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Financial Integration Across Borders and Across Sectors: Implications for Regulatory Structures

Authors: Walter, Ingo
Issue Date: Jun-2002
Series/Report no.: S-FI-02-06
Abstract: This paper considers the generic processes and linkages that comprise financial intermediation - the basic 'financial hydraulics' that ultimately drive efficiency and innovation in the financial system and its impact on real-sector resource allocation and economic growth. Maximum economic welfare demands a high-performance financial system. What does this actually mean? It documents some of the structural changes that have occurred in both national and global financial systems, and suggests how the microeconomics of financial intermediation work. These can have an enormous impact on the industrial structure of the financial services industry and on individual firms. Sequentially, financial channels that exhibit greater static and dynamic efficiency have supplanted less efficient ones. Competitive distortions can retard this process, but they usually extract significant economic costs and at the same time divert financial flows into other venues, either domestically or elsewhere. The paper also examines the consequences of this process in terms of financial sector reconfiguration, both within and between the four major segments of the industry (commercial banking, securities and investment banking, insurance, and asset management) as well as within and between national financial systems. Finally, the paper superimposes key regulatory overlays onto the basic economics and facts of reconfiguration in financial intermediation. This is a 'special' industry, due both to the imbedded systemic risks and its fiduciary nature. Balancing financial efficiency against stability and fairness is not easy. The economics of financial intermediation are highly regulation-sensitive, so small changes in regulation can create important changes in markets. Regulators inevitably make some mistakes, and regulatory mandates are unusually contentious and vulnerable to entrenched economic interests. This is also a discussion of the linkages between structural change in financial intermediation and supervisory and regulatory functions, including some comparisons between US and European legacies and prospects.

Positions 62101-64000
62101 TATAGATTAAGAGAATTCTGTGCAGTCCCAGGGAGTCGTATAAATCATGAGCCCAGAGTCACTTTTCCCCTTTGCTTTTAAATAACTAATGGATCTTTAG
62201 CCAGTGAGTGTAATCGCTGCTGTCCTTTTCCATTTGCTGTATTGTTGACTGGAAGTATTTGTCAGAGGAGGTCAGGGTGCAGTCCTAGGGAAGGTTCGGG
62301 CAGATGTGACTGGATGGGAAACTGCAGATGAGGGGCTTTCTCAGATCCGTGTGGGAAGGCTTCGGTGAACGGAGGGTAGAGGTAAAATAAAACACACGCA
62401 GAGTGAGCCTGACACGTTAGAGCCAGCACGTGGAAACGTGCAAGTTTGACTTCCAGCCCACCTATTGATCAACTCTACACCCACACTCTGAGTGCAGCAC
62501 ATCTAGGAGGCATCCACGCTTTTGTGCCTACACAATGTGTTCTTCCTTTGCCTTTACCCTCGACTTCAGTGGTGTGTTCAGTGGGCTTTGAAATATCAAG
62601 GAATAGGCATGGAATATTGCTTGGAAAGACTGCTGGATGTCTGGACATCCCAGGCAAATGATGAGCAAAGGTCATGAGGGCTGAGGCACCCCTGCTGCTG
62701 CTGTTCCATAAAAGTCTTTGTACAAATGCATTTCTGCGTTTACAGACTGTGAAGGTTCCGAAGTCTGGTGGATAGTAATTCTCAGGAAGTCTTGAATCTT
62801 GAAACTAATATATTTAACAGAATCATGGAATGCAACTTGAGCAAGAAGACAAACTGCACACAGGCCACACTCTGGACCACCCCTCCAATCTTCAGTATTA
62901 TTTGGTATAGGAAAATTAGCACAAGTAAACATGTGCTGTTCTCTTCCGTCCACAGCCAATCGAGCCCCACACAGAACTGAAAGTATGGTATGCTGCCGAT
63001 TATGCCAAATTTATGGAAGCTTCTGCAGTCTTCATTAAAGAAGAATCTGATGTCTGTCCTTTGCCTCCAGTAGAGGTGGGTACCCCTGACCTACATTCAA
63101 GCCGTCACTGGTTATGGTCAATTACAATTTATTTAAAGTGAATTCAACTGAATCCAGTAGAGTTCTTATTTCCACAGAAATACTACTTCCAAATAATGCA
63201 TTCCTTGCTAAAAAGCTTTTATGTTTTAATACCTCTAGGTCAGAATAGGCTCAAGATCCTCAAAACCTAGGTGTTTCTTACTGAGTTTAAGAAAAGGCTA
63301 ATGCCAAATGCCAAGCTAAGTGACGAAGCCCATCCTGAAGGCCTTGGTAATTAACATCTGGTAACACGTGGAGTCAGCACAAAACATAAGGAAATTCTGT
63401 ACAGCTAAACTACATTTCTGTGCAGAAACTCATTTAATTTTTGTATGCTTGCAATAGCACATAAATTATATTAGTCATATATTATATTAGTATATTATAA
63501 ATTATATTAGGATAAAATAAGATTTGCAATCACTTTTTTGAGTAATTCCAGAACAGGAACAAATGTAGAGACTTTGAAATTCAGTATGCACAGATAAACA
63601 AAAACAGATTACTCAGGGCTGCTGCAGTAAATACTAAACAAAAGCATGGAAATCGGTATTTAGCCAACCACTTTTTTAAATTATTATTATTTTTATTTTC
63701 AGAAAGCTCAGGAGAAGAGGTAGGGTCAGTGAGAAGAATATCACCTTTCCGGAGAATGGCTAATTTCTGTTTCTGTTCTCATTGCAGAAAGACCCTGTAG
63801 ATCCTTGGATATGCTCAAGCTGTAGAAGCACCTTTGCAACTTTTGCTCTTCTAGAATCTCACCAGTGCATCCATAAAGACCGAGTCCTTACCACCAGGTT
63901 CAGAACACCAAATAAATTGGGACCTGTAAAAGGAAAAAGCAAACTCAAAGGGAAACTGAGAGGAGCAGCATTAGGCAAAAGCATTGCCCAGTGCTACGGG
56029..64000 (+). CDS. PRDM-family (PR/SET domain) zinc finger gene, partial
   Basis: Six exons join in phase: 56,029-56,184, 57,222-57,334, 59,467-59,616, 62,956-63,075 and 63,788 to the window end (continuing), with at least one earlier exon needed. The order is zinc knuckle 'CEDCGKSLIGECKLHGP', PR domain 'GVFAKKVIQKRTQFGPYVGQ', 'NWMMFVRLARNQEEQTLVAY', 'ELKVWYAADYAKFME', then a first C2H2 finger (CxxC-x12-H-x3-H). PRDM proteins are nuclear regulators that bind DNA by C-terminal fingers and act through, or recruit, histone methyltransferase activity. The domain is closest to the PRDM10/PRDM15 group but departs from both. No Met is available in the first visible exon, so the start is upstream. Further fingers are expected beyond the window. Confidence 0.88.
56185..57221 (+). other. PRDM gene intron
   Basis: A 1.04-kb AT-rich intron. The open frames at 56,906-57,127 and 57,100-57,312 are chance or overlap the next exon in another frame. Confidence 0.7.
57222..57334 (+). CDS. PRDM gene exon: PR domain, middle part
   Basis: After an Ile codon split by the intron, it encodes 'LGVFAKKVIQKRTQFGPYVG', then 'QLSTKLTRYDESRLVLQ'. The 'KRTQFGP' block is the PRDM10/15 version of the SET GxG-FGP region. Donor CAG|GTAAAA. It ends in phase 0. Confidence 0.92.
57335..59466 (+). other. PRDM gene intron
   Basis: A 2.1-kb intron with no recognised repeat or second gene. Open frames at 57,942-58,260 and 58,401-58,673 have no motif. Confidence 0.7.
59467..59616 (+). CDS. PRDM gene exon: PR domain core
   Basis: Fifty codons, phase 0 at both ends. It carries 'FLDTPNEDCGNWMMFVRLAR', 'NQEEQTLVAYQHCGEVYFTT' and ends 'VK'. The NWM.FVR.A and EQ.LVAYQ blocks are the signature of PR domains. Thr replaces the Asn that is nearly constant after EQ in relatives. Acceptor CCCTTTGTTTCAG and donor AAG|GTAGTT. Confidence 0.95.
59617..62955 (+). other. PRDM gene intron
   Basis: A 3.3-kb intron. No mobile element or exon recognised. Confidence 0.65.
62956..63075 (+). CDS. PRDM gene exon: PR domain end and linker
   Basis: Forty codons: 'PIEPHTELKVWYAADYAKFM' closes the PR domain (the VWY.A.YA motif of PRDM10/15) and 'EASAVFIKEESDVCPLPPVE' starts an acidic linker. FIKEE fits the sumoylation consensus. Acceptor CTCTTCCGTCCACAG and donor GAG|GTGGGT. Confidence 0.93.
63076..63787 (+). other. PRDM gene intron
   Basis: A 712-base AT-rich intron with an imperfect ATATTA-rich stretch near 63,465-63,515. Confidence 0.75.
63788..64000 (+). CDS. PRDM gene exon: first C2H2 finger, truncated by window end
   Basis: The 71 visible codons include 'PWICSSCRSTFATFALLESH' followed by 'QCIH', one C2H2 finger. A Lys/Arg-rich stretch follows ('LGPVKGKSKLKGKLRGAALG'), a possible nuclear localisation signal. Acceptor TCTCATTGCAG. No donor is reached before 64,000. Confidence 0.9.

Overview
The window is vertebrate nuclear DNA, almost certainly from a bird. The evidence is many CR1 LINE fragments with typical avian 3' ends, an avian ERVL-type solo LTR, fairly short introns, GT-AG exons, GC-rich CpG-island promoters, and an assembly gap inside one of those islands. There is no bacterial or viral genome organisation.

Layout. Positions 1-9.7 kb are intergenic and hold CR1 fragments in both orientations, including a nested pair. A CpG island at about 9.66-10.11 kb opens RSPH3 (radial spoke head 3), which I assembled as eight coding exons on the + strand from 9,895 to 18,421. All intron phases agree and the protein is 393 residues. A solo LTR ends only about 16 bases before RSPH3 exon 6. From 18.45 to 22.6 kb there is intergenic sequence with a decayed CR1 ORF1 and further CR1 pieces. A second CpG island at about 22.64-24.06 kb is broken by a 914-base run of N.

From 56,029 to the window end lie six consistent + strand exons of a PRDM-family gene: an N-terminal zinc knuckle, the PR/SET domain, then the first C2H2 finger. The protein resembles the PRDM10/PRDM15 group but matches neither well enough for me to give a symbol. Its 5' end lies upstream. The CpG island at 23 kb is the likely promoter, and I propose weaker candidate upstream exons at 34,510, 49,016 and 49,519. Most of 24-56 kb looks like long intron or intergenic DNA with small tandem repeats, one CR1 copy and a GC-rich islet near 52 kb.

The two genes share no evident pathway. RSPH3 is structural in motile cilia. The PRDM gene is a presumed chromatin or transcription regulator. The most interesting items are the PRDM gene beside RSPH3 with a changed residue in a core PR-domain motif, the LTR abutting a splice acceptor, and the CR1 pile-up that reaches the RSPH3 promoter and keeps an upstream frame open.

Appears in Collections:Financial Institutions

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